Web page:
All that plus fine illustrations from the Polish Cleaner to boot!

This book is a MUST for any Darkness fans, Rock Music fans, Polish Cleaner fans, Bass-Playing fans, Moustache fact any fan of anything EVER!

This book would make the best gift for someone for the holiday season
but just remember, this book is for life and not just for Xmas!'
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on 13 February 2015
A very funny look at the humorous life of a rock star. Plenty of "Spinal Tap" moments, written in an articulate and self effacing manner.
Written before the Darkness reformed, a must for a rock fan!
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on 19 November 2008
Everyone should read Frankie's book. I read it from cover to cover and was left with a warm glow of contentment as well as enlightenment by the end. What a lovely, intelligent, honest, fun person Frankie is.
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on 10 March 2009
Dancing in the Darkness

This is a brilliant read. During his reign in The Darkness he hardly spoke a word, now unearth the fascinating and hilarious backstory of the mustachioed pirate.
If nothing else, upon completing the book you're just left feeling "well, isn't he just a top chap". One of the first books I've genuinely been able to relate to, in terms of stories of social ineptness.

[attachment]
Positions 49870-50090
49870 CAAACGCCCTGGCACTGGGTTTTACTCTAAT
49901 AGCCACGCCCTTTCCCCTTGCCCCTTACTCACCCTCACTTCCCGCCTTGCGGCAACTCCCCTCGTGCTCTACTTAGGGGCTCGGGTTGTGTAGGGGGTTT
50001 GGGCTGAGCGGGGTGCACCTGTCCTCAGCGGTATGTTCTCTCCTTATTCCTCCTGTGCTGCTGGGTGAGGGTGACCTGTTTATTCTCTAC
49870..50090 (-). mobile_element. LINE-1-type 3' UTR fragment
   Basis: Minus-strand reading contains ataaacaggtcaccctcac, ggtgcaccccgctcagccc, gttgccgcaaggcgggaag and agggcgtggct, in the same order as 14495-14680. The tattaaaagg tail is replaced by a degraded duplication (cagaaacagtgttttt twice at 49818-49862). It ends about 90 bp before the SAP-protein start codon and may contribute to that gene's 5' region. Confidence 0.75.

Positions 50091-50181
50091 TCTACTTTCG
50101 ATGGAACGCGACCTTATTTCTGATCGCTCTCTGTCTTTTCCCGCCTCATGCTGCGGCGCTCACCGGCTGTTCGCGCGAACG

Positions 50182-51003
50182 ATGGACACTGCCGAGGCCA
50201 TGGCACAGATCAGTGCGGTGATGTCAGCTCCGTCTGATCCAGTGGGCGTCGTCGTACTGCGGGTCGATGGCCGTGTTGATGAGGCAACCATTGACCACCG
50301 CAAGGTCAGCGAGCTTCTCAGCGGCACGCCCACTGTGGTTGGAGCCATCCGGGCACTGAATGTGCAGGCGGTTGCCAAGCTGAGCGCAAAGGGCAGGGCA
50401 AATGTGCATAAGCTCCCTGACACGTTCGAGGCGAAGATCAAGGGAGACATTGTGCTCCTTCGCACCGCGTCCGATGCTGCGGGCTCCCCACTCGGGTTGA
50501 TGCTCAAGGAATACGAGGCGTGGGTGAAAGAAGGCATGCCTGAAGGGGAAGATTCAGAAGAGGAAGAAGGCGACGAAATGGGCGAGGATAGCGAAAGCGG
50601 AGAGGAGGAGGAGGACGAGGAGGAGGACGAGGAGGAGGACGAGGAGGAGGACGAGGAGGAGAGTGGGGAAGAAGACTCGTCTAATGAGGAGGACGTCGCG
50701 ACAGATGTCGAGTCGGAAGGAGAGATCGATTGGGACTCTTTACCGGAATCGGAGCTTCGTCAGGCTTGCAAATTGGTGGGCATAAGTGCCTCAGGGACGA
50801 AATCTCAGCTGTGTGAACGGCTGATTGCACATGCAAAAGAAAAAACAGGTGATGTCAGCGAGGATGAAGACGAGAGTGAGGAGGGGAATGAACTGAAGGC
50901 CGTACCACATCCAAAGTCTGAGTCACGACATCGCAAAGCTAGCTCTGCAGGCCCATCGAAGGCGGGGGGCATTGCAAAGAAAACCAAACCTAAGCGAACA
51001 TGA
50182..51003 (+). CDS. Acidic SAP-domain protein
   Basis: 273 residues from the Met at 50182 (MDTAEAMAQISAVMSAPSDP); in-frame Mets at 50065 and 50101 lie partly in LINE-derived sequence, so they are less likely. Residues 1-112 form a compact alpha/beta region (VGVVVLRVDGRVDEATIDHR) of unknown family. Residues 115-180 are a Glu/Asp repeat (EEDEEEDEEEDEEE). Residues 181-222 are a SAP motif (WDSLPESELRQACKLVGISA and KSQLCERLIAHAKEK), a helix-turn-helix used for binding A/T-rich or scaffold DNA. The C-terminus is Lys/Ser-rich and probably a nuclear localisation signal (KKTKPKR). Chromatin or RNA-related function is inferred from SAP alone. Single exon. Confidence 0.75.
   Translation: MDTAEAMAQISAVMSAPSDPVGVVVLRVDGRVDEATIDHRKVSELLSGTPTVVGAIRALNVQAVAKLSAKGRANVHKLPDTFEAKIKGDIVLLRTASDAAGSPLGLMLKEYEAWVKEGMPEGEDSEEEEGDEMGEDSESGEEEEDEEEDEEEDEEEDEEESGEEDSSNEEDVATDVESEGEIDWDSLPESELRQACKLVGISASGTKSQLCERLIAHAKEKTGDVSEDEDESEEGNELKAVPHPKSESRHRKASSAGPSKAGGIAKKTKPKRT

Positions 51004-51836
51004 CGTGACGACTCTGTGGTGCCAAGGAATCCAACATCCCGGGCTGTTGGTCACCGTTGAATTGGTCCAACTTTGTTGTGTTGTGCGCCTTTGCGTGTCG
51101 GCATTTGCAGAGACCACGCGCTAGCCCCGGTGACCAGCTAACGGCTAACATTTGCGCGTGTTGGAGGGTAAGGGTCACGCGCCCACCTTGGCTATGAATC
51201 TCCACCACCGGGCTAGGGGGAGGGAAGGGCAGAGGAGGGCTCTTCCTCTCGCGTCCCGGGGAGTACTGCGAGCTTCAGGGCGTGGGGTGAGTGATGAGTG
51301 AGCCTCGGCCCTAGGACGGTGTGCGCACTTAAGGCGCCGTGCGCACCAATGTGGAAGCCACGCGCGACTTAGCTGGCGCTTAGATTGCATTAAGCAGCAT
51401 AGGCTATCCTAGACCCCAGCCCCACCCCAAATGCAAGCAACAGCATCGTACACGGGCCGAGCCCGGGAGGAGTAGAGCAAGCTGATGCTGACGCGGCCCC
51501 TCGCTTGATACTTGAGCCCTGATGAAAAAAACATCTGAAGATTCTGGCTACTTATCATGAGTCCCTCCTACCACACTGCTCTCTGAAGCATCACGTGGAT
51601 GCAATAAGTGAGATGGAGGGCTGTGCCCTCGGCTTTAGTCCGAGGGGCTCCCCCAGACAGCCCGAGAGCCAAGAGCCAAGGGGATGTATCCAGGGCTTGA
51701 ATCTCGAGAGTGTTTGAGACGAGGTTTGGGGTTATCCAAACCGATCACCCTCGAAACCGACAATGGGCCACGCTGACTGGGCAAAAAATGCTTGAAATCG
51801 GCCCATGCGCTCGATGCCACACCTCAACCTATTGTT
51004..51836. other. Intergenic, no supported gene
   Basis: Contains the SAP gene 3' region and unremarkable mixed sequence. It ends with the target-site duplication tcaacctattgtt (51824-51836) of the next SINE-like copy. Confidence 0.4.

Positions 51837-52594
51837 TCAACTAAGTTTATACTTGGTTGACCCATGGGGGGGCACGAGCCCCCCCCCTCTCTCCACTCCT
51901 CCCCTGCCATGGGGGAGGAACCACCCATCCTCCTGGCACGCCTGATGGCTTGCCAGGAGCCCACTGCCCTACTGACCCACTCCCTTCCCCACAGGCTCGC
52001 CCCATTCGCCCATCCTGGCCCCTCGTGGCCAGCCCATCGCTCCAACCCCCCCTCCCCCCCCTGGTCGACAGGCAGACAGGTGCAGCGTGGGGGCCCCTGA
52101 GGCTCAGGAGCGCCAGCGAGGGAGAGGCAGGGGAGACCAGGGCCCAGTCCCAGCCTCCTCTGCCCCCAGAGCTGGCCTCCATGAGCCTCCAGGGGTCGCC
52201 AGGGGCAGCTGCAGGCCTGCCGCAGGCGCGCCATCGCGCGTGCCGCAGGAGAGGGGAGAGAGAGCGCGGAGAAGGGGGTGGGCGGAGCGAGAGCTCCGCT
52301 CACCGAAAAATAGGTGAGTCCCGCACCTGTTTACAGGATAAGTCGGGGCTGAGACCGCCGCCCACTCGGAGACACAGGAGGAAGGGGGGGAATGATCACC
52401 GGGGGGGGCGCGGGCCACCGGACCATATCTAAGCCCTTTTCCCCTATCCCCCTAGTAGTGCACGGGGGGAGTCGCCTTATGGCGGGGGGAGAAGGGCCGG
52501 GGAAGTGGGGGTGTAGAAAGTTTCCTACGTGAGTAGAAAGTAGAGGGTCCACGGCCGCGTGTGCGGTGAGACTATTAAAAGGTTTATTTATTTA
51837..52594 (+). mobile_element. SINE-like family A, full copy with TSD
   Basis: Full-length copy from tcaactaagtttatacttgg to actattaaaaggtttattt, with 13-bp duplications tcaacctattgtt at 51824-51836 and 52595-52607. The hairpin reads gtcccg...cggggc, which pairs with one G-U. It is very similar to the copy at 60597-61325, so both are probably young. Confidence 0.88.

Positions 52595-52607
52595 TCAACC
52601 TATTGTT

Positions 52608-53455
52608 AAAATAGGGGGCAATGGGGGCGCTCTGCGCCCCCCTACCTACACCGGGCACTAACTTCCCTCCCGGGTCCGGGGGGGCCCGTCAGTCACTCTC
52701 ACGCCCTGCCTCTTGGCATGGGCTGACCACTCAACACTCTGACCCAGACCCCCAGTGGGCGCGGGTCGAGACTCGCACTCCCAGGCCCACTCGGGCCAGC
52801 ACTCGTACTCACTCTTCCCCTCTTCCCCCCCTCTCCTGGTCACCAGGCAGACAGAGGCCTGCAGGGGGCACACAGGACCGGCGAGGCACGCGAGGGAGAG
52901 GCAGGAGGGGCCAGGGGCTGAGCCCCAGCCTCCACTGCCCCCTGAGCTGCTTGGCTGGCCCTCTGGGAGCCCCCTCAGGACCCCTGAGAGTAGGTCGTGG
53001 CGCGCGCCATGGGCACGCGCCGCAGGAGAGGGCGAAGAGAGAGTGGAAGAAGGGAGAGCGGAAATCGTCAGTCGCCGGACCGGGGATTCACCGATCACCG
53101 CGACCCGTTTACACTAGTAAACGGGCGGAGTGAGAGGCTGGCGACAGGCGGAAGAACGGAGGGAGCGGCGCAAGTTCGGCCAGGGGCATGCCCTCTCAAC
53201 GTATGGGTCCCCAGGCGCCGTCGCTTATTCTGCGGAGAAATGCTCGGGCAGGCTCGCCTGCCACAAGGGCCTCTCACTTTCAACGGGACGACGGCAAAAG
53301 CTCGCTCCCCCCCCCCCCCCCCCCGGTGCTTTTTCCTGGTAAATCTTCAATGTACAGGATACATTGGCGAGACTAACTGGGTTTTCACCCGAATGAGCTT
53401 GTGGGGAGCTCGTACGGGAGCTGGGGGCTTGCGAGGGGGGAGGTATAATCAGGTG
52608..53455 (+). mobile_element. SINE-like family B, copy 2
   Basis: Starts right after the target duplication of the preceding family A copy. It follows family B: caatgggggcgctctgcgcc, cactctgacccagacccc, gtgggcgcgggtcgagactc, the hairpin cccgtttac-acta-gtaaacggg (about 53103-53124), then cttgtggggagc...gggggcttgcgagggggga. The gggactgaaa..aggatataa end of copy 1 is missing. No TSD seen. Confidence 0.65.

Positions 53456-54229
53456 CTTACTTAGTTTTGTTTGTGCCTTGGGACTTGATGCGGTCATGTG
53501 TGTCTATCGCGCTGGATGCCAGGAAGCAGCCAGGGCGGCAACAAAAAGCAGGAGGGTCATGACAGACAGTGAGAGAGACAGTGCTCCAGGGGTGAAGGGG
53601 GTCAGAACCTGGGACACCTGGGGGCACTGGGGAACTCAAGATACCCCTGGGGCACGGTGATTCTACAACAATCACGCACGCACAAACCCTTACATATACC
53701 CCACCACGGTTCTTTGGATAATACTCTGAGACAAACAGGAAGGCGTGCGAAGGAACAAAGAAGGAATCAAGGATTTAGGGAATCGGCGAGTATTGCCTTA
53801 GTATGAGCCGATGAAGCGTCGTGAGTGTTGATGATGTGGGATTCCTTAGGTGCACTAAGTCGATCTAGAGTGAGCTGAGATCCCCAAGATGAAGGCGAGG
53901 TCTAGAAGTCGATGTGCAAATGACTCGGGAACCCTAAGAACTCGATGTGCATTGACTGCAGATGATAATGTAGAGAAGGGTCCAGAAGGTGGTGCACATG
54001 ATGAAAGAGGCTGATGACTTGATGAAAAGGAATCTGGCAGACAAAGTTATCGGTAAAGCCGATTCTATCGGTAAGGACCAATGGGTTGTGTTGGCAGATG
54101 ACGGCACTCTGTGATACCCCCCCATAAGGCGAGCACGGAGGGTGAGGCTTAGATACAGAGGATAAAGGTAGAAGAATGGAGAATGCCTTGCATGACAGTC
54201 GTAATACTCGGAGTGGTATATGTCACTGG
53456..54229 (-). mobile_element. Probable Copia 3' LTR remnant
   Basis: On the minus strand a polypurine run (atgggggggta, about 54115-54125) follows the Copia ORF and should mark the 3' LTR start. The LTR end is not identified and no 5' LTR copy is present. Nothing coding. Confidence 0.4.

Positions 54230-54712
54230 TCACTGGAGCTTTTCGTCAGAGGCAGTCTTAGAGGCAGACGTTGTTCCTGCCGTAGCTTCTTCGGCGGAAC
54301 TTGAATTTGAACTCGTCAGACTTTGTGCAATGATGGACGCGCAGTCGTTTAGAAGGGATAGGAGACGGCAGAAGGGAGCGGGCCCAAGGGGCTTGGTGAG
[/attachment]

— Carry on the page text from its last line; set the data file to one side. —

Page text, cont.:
Buy it! And then read it.
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on 21 March 2016
This guy is an absolute bass playing legend.

Read this book and it will make you 83.6% more attractive. Being in the mere presence of it will guarantee to get you laid.
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on 29 November 2008
This is simply a fantastic book, honestly its one of the best books ive read all year (certainly the best thats came out this year!)

its hillarious and profound without being contrived

would make an excellent gift!
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on 24 August 2014
Interesting insight into the rise and disintegration of one of the UK's most exciting bands. Poullain has a brisk and light writing style, which made this a whiz to read through. Very entertaining.
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on 16 June 2013
Great book and the order came quickly, the book was in perfect condition and the price was great!!! Not a single complaint to say